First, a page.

Catastrophic Attack and Political Reform

June 22, 2017
posted by Bob Bauer

Had the Alexandria shooter had his way and murdered a score or more legislators on a baseball field, the country would have witnessed horrifying carnage--and, as Norm Ornstein has argued, it would have entered into genuine constitutional crisis. The slaughter of the members of one political party would have changed, in minutes, the balance of power in the federal government. A Killer’s Congress would have come into session for an extended time. Special elections don’t happen overnight, or within days or weeks.

It is hard to see how-- by what exceptional displays of political leadership--the government in these conditions could re-establish its legitimacy. It would be exceptionally hard in the “best of times”. In a divisive, polarized politics, it is close to unimaginable.

As Ornstein points out, we cannot say that this miserable state of affairs could not have been anticipated. On 9/11, the Capitol only escaped a devastating attack because Flight 93’s passengers gave their lives to bring down the plane. We also cannot say that no thought was then given to reforms to protect the continuity and democratic integrity of government if its senior ranks were to be violently cut down. Ornstein joined with others to establish a Continuity of Government Commission, which then recommended measures for assuring in the event of catastrophe a functioning, constitutionally legitimate presidency, Congress and the Supreme Court. That was fourteen years ago.

An Uprising for Campaign Finance Reform?

April 20, 2015
posted by Bob Bauer

A few years ago, after the enactment of McCain Feingold, the Federal Election Commission began issuing implementing rules, and there were not well received in reform quarters.  It was objected that the agency was ignoring Congressional intent and gutting the law.  One line of attack was possible Hill intervention to disapprove the rules pursuant to the Congressional Review Act.   At a lunch with Senators to discuss this possibility, a prominent reform leader told the assembled legislators that if they did not reject the rules and hold the FEC to account, the public “would rise up” in protest. The public uprising did not occur, neither the Senate nor the House took action, and the reform critics took their cases to court—with some but not complete success.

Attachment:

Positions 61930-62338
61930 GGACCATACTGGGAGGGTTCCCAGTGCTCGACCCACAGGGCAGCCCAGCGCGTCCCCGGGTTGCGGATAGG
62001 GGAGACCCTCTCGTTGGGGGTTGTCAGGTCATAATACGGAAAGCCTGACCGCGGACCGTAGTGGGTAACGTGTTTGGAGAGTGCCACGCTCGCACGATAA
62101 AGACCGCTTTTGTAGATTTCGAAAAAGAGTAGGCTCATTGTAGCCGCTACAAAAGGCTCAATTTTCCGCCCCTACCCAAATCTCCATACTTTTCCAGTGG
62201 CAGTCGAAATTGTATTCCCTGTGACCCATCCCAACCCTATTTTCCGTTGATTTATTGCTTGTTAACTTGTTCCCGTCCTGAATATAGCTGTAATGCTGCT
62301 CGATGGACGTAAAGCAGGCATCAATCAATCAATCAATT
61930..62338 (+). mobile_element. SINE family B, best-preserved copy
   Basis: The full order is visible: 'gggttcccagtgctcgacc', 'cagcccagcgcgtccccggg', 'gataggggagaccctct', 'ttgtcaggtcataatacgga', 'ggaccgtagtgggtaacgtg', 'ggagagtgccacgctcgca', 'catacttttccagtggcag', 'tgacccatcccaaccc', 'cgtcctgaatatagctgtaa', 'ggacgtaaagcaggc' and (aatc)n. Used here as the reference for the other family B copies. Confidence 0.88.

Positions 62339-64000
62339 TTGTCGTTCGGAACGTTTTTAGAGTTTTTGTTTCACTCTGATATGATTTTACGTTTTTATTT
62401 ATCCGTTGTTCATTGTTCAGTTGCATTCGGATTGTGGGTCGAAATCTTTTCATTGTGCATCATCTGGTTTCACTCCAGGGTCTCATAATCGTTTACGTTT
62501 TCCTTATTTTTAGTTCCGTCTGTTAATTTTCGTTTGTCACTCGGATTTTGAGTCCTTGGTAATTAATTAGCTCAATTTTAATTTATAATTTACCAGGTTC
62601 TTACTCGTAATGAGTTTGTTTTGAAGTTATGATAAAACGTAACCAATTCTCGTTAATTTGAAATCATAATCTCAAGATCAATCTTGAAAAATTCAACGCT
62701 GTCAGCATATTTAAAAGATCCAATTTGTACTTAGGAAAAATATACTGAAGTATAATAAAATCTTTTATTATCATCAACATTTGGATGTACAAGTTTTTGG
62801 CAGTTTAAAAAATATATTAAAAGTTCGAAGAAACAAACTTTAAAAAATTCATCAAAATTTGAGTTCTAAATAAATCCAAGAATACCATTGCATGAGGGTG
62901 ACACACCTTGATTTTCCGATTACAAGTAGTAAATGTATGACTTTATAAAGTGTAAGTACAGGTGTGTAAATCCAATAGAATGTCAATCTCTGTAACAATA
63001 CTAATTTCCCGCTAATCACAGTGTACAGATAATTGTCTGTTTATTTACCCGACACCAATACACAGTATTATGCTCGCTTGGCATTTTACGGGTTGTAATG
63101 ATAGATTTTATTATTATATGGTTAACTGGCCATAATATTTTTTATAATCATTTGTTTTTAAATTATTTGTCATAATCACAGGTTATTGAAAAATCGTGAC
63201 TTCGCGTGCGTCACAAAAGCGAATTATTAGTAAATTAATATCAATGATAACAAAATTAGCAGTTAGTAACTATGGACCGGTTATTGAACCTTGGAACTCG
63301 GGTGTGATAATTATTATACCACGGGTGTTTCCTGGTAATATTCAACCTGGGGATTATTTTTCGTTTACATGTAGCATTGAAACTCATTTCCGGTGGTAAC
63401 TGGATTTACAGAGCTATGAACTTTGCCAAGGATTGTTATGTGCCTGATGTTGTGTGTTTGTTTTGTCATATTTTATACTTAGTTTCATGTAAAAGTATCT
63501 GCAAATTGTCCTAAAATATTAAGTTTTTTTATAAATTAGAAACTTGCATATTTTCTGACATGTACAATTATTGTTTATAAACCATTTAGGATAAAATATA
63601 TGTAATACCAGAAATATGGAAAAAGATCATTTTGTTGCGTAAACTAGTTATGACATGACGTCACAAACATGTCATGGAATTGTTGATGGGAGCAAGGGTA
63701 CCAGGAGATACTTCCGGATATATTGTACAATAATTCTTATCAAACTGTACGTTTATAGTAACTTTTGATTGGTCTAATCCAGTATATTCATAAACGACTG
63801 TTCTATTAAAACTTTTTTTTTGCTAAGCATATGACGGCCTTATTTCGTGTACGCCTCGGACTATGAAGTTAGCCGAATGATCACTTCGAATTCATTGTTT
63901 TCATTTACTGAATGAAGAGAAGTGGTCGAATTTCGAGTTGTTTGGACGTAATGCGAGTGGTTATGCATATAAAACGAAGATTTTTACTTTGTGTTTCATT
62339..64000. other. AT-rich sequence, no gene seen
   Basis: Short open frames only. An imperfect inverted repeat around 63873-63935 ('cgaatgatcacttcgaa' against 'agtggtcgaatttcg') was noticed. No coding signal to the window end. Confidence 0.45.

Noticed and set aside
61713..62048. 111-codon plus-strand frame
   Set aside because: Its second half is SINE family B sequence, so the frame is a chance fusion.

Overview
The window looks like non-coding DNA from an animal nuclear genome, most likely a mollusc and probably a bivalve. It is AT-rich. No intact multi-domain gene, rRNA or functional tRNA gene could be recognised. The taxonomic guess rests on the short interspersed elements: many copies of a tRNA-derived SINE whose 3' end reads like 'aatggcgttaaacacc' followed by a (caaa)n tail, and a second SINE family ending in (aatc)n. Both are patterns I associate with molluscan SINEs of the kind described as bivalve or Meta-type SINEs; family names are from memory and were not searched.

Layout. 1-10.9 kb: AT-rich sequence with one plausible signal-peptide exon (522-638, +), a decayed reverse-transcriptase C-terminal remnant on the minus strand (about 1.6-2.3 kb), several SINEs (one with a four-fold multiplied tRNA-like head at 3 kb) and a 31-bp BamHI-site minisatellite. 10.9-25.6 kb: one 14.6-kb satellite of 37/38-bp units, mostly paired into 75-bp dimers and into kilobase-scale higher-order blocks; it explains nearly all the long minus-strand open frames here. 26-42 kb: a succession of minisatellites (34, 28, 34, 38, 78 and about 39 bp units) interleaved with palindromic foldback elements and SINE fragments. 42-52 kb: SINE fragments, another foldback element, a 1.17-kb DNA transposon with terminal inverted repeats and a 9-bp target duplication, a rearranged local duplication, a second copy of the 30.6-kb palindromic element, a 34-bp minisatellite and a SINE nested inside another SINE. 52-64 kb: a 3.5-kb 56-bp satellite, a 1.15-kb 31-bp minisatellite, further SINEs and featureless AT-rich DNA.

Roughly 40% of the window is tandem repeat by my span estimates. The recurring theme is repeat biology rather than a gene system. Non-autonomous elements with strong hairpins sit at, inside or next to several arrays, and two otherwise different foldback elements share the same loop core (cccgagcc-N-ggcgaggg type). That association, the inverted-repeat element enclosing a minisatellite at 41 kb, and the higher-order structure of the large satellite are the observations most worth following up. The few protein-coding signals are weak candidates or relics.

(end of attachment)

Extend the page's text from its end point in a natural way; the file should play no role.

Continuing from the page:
But the hope for public pressure remains alive, and as Matea Gold reports in The Washington Post, there is some thought that with Super PACs and the like, things have gotten so out of hand that voters will insist on action.  The ranking of campaign finance among other priorities important to voters remains low, but by one reading, it is inching up the list.  Any upward movement is taken to be, maybe, a sign of more popular passion to come.  This is always the wish.  In the annals of modern campaign finance, it is never a wish come true.

But campaign finance history also shows that elected officials can be moved to take up this cause, and the same Post story that speculates about changes in public opinion records, more concretely, restiveness on the part of politicians.  And this could make a difference.  Candidates and officeholders cited in the story, such as Senator Lindsey Graham, worry about the small number of Americans—“about a 100 people”-- who can shape the course of a campaign with their money.  The issue for Senator Graham is not, apparently, the cost to political equality: it is the unfairness to candidates who find that these wealthy activists “are going to be able to advocate their cause at the expense of your cause.”

Both before and after the Senate Judiciary Committee’s hearing on a constitutional amendment on campaign finance, most of the press coverage understandably went to the dueling appearances of Senators Reid and McConnell. Somewhat lost were the statements delivered by Jamin Raskin and Floyd Abrams.  This is a shame. Each ably represented their opposing views, and when compared and contrasted, their statements bring out large issues in the campaign finance debate and the sources of sharp, enduring disagreement. Among those seemingly unbridgeable differences: what is “reasonable” to expect from the government in regulating political spending?
Justice Stevens delivered brief testimony to the Senate Rules Committee, taking no questions. Maybe no exchange with the committee members was needed: he said little that was surprising or required elaboration.  He had made public before his proposed constitutional amendment and the analysis he offered in support of it closely followed his lengthy dissent in Citizens United. As a retired justice, displaying extraordinary energy and commitment, he certainly brings attention to his cause, but he won’t convince many not already in his corner, and the weaknesses in his case will be turned against the project, whatever its merits, of moving a constitutional amendment.

Selling the American Anti-Corruption Act

December 5, 2013
posted by Bob Bauer

Consider this program to—


Represent.Us is not just building a movement in support of the [American Anti-Corruption] Act, we’re going to use our collective power to stand against those who stand for corruption. If it becomes law, the Act will completely reshape American politics and policy-making and give people a voice.

This is a bold claim that the sponsors of the American Anti-Corruption Act have made. Perhaps “bold” is the wrong word; “audacious” might be more accurate. The sponsors declare that the adoption of their proposal will “completely” reshape American politics and that it will be “completely transformative” in giving the people a voice in their government.